I slowly fished downstream, flicking the flies into the little bays and around any rocks in the river. I missed 3 fish before finally landing another smallish lad, this time on the Endrick Spider. With no fly life and certainly no fish rising this was looking like it was a day for wet flies so I plugged away with the team of three, ending up with a tally of 7 trout only two of which would have been worth keeping.

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By now it was well after 1pm and I walked back to the car and set off to execute the second phase of my plan for today. Some dodgy map reading notwithstanding, I eventually discovered the tiny concrete bridge over the river I had identified on the computer and parked up nearby.

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I had planned on fishing my way upstream from the bridge as I had seen a weir and some fast water on the map up there, but when I looked over the bridge it was clear there was some good water immediately below the bridge. The only problem was going to be how to get to the water’s edge. The farmer had his fence as close to the river as possible and the bank was pretty much vertical and around 10 feet high. I decided to try fishing from inside the field, casting over the barbed wire fence and accompanying each cast with a prayer I wouldn’t hook anything too big. The water looked perfect with excellent flow and depth. Only a few casts in and the first trout snatched at the flies. I got him on the next cast, a shade under a pound in weight and a nightmare to swing up to my hand through 3 yards of thin air. He had fallen for the Benjamin. Within a few minutes I was in action again when first one and then a second fish took the flies but they both fell off during the fight (the Lord be praised). The fishing was hectic for the next half-an-hour with trout coming steadily to all three flies.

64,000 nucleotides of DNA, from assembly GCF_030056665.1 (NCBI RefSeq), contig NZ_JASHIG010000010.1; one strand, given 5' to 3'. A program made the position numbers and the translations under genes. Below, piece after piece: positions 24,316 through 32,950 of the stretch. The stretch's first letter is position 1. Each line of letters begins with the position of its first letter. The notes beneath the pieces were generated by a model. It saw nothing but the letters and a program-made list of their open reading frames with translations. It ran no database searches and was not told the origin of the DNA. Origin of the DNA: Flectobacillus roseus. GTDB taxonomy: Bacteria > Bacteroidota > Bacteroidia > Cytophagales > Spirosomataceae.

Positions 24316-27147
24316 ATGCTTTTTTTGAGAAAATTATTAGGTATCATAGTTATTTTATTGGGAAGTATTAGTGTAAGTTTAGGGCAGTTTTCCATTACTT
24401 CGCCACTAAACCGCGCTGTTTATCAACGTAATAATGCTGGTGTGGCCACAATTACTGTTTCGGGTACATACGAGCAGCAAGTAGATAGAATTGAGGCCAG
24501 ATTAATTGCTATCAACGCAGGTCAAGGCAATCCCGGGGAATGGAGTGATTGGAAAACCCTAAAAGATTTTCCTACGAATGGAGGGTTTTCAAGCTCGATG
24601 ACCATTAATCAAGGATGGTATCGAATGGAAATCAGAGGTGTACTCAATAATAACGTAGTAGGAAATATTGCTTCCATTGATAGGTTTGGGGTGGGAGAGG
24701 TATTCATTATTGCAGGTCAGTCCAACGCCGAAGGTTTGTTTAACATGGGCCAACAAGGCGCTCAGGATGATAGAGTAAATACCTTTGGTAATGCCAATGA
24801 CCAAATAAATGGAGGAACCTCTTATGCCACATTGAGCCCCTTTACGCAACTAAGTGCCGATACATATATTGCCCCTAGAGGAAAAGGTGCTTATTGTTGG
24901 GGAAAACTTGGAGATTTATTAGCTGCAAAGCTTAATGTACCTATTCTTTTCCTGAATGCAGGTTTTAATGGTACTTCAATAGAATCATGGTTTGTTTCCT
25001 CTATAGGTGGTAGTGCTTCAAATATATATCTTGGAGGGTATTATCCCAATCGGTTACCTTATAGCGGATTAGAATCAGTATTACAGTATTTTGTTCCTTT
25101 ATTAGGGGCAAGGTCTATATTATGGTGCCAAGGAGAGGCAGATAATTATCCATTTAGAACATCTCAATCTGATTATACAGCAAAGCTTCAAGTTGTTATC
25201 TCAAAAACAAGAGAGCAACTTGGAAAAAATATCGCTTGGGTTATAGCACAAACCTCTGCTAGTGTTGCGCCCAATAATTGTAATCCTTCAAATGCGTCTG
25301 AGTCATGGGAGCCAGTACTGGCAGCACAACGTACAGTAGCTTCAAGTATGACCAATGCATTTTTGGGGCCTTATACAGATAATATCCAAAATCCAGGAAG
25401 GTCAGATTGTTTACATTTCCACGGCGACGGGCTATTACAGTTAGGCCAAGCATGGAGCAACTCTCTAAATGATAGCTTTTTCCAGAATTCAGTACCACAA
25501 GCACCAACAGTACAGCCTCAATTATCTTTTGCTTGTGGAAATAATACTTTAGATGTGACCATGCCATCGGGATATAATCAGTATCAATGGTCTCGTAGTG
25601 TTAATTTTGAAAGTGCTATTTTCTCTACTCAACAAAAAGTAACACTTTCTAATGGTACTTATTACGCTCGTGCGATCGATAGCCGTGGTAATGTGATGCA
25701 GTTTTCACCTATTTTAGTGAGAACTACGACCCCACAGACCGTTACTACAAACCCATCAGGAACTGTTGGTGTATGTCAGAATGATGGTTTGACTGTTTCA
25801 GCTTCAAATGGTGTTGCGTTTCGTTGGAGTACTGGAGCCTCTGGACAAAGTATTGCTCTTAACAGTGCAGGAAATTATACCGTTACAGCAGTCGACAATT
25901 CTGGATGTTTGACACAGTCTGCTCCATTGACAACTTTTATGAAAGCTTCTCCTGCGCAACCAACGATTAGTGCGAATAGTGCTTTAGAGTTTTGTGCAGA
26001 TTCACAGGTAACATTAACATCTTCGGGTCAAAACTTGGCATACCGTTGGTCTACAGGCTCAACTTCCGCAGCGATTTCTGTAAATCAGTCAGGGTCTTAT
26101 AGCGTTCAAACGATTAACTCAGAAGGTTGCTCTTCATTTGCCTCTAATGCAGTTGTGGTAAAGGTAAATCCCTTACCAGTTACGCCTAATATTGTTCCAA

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Access  became worse as the bankside vegetation increased. I managed to slither under the barbed wire to get closer to the water which helped slightly but the going was tough and I nearly took a ducking when a fencepost I was using for support came away in my hand. Some Sandmartins appeared, the first of this seasons swallows and the fields were home to a number of very vocal larks.

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A bit of bank erosion

Time spent on the river always passes quickly and today was no exception. Sport slowed and finally died away just after 3pm so I trudged back to the car which had by now settled into the soft verge and was sitting at a somewhat alarming angle. Loaded up, I was able to extract it from the muck without too much drama but I will need to find another spot to park when I go back to this stretch again.

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Looking downstream

‘What has all this got to do with Dead President’s’ I hear you ask. Well, my Benjamin fly is named after Benjamin Franklin. The hackle is made from a body feather from an African Francolin, so ‘Francolin’ morphed into ‘Franklin’ in my head and fly got the forename of the great man. The full dressing of ‘Benjamin’ is:

Hook: 12, 14 or 16

Tying Silk: Pearsall’s no. 6

Body: the tying silk covered with touching turns of clear horse hair

Thorax: one strand of Bronze peacock herl

Hackle: the small body feather of an African Francolin.  These are pale tan with lovely dark barring.

I also tie a dark version of the Benjamin with claret tying silk and use both versions when small stoneflies are on the water.

Francolin (Crested) 9732a

A Francolin, the hackle feathers are on the chest of the bird

I will definitely be back to give this stretch another try soon. There is some excellent water and it fished very well despite the lack of a hatch today. And I have yet to venture upstream as was my original plan. My final count of trout for the day was 16 with 4 or 5 of them being in the 14 to 16 ounce class. All the flies I tied on produced fish, so they were not too fussy (for a change). I had better make up  a few more Benjamins this evening and I have an idea that a Hare’s Ear variant might be worth a try!